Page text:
The increasing importance of energy to India’s economy can be understood by the initiatives taken and the deadlines preponed to achieve the desired outcomes with aided India’s international expansion, including a noticeable increase in foreign exchange reserves and the gradual integration of India’s economy into the global economy.
From committing to achieve 40% of installed electricity capacity from non-fossil energy sources by 2030 at COP 21, to leading ahead on this trend with 40.1% of the total installed electricity capacity, to fast track the approach to build a sustainable economy; India, within a short span of time managed to increase the share of renewable energy in its power generation.
Now, according to a study, India’s renewable energy sector could potentially employ around one million people by the year 2030. The existing workforce is estimated to be 1.1 lakh, and by 2030 it would be ten times the currently employed people in this sector. The study was released by the Council on Energy, Environment and Water (CEEW), Natural Resources Defense Council (NDRC) and Skill Council for Green Jobs. The study revealed that most of the new jobs would be generated by small-scale renewable energy projects.
India’s Expanding Clean Energy Workforce:
The study titled, “India’s Expanding Clean Energy Workforce,” highlighted that most of the ‘green,’ new jobs would be generated by small-scale renewable energy projects including rooftop solar and mini-micro grid systems in comparison to utility or large-scale projects like solar parks.
Another point highlighted in the study was that the pandemic created an adverse impact on employment in the renewable energy sector. In comparison to FY19 in which 12,400 new workers were employed in this sector, only 5,200 workers were employed in FY20 and 6,400 were employed in FY21. Also, it is pertinent to mention that in FY21, a majority of the new workforce belonged to a rooftop solar segment where annual capacity additions grew by 9% over FY20 and accounted for 1.4 GW capacity.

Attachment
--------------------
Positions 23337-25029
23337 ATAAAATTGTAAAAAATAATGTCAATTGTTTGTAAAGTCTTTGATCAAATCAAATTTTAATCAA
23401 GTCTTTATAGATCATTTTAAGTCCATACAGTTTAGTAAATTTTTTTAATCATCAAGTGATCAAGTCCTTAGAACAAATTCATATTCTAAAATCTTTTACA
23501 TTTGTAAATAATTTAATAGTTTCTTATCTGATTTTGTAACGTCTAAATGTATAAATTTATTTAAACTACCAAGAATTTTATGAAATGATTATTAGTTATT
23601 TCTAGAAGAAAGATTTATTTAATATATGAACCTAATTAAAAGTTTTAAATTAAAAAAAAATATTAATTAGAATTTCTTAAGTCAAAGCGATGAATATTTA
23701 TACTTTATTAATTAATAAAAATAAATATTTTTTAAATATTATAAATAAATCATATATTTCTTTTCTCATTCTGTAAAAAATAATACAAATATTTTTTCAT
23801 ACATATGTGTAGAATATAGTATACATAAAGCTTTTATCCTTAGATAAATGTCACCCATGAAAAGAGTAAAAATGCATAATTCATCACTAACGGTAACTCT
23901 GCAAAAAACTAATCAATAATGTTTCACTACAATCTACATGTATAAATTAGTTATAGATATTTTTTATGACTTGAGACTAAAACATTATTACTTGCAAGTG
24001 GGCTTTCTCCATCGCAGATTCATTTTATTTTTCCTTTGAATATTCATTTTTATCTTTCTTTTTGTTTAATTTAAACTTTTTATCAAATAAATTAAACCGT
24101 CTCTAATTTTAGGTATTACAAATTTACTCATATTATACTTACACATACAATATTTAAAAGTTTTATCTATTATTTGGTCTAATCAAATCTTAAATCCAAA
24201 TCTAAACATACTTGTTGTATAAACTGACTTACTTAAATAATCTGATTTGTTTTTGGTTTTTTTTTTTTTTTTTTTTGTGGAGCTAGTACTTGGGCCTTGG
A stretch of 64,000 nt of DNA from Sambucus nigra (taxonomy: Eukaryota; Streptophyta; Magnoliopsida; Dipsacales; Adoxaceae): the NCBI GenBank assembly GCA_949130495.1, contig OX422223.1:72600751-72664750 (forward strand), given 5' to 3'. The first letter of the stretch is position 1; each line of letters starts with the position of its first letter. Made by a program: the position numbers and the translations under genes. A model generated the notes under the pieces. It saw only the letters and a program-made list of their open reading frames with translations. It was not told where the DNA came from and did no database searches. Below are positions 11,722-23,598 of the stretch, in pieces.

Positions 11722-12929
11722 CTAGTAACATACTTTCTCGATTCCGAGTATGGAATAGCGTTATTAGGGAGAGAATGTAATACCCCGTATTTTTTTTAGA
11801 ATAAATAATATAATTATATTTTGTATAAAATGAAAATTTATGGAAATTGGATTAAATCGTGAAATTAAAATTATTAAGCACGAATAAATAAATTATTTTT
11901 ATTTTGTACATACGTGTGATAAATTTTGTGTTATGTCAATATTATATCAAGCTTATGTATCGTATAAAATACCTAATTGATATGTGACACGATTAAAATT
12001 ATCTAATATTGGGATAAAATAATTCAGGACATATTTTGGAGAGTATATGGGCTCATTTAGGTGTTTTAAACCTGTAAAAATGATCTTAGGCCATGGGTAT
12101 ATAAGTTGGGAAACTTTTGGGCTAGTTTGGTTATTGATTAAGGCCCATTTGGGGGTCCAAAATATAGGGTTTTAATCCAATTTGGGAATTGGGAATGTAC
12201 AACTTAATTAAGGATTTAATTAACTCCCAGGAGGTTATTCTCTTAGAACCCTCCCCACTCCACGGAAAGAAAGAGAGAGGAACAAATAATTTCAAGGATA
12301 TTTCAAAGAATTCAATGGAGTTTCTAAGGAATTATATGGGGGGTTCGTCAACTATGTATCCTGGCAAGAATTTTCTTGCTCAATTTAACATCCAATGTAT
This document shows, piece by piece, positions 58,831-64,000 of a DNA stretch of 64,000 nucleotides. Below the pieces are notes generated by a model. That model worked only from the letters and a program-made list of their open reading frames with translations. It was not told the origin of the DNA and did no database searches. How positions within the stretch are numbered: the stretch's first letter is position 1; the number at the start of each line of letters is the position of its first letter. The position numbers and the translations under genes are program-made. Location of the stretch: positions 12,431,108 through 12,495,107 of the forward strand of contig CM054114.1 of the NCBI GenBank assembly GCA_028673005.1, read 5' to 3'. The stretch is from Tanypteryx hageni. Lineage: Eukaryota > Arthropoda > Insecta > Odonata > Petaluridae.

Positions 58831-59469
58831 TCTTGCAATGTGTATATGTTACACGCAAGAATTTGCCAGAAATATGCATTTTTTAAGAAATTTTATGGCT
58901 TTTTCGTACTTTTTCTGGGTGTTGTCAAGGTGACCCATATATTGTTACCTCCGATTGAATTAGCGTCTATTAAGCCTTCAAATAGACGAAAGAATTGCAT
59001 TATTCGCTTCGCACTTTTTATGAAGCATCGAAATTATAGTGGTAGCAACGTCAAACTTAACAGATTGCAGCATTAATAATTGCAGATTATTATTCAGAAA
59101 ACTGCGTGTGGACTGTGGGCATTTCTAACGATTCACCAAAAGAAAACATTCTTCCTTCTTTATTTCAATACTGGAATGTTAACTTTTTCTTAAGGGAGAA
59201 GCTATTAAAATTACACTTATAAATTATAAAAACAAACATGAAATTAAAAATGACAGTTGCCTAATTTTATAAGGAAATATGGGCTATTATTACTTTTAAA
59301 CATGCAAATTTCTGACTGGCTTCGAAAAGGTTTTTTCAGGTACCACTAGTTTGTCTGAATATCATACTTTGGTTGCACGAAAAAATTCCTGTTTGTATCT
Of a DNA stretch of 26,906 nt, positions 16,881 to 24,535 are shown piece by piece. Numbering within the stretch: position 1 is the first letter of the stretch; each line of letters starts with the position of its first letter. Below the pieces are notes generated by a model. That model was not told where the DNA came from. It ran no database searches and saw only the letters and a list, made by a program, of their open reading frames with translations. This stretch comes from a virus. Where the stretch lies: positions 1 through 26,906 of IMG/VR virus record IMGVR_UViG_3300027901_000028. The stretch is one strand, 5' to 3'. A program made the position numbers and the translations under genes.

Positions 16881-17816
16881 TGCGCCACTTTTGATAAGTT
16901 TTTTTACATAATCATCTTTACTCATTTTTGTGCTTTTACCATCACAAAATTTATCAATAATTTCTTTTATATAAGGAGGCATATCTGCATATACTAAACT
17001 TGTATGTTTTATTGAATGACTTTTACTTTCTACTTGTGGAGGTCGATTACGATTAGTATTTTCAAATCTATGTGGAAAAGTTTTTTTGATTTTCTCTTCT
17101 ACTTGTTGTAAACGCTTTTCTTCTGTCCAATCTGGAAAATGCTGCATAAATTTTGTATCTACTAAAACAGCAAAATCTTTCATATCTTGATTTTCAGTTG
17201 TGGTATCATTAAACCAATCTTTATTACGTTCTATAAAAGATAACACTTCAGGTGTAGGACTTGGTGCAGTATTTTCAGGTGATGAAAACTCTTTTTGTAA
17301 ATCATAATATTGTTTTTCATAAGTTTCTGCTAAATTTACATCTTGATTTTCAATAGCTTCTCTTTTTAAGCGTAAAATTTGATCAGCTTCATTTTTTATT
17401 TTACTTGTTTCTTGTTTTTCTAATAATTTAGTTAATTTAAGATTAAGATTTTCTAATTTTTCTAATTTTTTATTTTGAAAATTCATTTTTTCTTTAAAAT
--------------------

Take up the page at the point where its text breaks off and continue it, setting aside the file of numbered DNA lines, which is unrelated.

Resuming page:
The study further revealed that India has successfully trained 78,000 people under the Suryamitra training programme between the years 2015-2017, in order to improve the availability of skilled workers for clean energy projects. Suryamitra Skill development programme was initiated by the National Institute of Solar Energy (NISE), an autonomous institution of the Ministry of New and Renewable Energy (MNRE). The programme aimed to develop the skills of youth, considering the opportunities for employment in the growing Solar Energy Power project’s installation, operation & maintenance in India & abroad.
India witnesses fastest rate of growth in Renewable Energy Capacity in last 7.5 years:
India had committed to achieving 40% of its installed electricity capacity from non-fossil energy sources by 2030 at COP 21, as part of its Nationally Determined Contributions (NDCs). Well, India is already leading ahead on this trend with 40.1% of the total installed electricity capacity of 392.01 GW. India has seen the highest growth in renewable energy capacity addition among all global economies over the last 7.5 years, with renewable energy capacity (including large hydro) increasing 1.97 times and solar energy increasing nearly 18 times.